• US stock market daily report (July 30, 2015, Thursday)

    According to a quarterly report to Congress from a special inspector general for Troubled Asset Relief Programs (TARP) Home Affordable Modification Program (HAMP), mortgage servicers reject 72% of struggling home owners reaching out for help to create more affordable monthly mortgage payments to keep their homes.

    Christy Romero, special inspector general for TARP said, “There is a massive lost opportunity for an emergency program designed to help homeowners through the crisis if only 20% to 30% of families seeking help from HAMP actually get into HAMP.”

    “All cannot be right,” Romero said.

    Statistics in the report for bank rejections for HAMP: Citigroup Inc. (C - NYSE) rejected 87% of applications, JPMorgan Chase & Co. (JPM - NYSE) has rejected 84% of applications, Bank of America Corporation (BAC - NYSE) has rejected 80% and Ocwen Financial Corp. (OCN - NYSE) has rejected 70%.

    Citi failed to meet benchmarks in most reviews and “has had one of the worst records of non-compliance” with Treasury’s guidance for reviewing applications, per the report.

    “Citi is the only large active servicer that has ever been rated as needing ‘substantial improvement’ with respect to denial determinations,” the report said.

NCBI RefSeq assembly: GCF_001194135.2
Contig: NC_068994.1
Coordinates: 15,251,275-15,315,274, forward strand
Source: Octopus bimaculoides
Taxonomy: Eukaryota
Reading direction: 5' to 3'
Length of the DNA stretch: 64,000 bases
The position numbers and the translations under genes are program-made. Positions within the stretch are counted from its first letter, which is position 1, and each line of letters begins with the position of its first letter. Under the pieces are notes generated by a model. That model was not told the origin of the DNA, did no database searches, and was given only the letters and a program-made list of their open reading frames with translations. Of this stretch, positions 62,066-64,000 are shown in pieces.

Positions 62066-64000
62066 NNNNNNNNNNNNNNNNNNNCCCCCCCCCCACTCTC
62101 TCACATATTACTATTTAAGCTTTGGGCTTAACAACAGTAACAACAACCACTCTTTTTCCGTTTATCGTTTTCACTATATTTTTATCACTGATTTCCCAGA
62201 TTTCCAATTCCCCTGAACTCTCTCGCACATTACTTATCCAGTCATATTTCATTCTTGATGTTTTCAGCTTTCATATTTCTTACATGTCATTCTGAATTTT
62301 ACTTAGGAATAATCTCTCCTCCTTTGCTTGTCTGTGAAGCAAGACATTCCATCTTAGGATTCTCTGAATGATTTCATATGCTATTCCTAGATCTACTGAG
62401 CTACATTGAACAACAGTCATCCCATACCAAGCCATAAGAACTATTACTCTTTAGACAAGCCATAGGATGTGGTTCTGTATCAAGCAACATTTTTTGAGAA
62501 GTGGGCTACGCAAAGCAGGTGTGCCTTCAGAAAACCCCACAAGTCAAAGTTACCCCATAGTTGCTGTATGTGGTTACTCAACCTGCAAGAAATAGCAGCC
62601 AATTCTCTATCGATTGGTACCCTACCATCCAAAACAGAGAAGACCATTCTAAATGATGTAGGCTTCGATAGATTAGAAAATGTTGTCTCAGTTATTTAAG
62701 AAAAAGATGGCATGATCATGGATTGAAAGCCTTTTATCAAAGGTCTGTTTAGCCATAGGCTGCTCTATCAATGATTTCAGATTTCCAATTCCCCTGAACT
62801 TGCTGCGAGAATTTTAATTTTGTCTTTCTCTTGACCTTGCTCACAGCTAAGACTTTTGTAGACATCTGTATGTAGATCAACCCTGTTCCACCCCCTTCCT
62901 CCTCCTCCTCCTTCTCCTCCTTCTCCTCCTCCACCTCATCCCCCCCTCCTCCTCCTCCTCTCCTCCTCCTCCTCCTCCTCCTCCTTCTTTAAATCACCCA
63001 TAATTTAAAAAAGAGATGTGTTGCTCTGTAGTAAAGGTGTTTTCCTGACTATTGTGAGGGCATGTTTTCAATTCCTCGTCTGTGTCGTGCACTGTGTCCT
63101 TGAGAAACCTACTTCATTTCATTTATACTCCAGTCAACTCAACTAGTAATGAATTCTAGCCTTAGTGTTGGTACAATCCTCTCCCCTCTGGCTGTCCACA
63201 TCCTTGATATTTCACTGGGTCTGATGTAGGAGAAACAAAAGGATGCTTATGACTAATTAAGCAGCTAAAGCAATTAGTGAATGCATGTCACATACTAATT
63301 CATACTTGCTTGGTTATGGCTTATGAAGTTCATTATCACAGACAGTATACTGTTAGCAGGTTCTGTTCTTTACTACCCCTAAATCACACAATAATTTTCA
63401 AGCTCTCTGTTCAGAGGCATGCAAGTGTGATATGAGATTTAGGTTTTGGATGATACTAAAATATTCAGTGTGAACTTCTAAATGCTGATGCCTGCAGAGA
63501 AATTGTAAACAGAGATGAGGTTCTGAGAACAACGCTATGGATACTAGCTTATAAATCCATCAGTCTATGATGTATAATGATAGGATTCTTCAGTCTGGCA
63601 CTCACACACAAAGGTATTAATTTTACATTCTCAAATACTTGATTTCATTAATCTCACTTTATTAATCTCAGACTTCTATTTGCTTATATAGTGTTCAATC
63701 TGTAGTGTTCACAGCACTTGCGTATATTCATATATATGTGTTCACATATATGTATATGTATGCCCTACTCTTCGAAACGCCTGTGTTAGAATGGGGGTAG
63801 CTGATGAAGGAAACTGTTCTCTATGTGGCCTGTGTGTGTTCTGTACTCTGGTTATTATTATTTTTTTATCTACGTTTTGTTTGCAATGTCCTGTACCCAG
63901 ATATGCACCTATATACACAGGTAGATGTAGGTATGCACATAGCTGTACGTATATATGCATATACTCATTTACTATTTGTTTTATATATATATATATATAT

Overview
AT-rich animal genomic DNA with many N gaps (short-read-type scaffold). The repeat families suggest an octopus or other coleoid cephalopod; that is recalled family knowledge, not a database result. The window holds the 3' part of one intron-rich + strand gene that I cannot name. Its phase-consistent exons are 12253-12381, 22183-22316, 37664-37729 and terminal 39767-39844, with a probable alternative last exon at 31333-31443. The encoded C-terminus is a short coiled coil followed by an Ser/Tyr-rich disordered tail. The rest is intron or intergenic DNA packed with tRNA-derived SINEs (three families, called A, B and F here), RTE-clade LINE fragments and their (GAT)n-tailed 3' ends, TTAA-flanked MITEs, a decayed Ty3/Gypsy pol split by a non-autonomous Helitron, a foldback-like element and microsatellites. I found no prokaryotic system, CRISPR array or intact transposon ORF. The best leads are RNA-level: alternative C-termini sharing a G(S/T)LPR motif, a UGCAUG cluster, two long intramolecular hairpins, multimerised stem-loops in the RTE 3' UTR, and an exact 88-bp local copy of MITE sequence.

The report noted that officials found that servicers have “wrongfully denied” borrowers from entering HAMP. The U.S. Treasury Department’s requirements for servicers to explain why borrowers were rejected “do not give a clear picture of why homeowners were denied,” per the special inspectors report.

    “Persistent problems and errors in the application and income calculation process (servicers calculate a homeowner’s income) have historically plagued homeowners seeking HAMP assistance, and continue to do so,” the report said.

    “It is Treasury’s responsibility to ensure that mortgage servicers participating in HAMP treat homeowners fairly and do not wrongfully deny homeowners who should have gotten into the program,” the report said. “Top HAMP servicers are still mistreating homeowners by not following HAMP rules designed to protect homeowners.”

    Treasury’s chief for homeownership preservation, Mark McArdle said the department has “robust compliance procedures” to see whether servicers are following program requirements.

    McArdle said, “We have seen significant improvement in servicers’ compliance with program guidelines, including proper evaluation and denial decisions.”

    Treasury should do more to reduce high denial rates for HAMP, the report said.

    The report said, “Despite these extensive and continuing problems - documented in many cases by Treasury’s own servicer assessments — Treasury has never permanently withheld TARP incentive payments from any servicer.”

    Contributed by Millennium Traders
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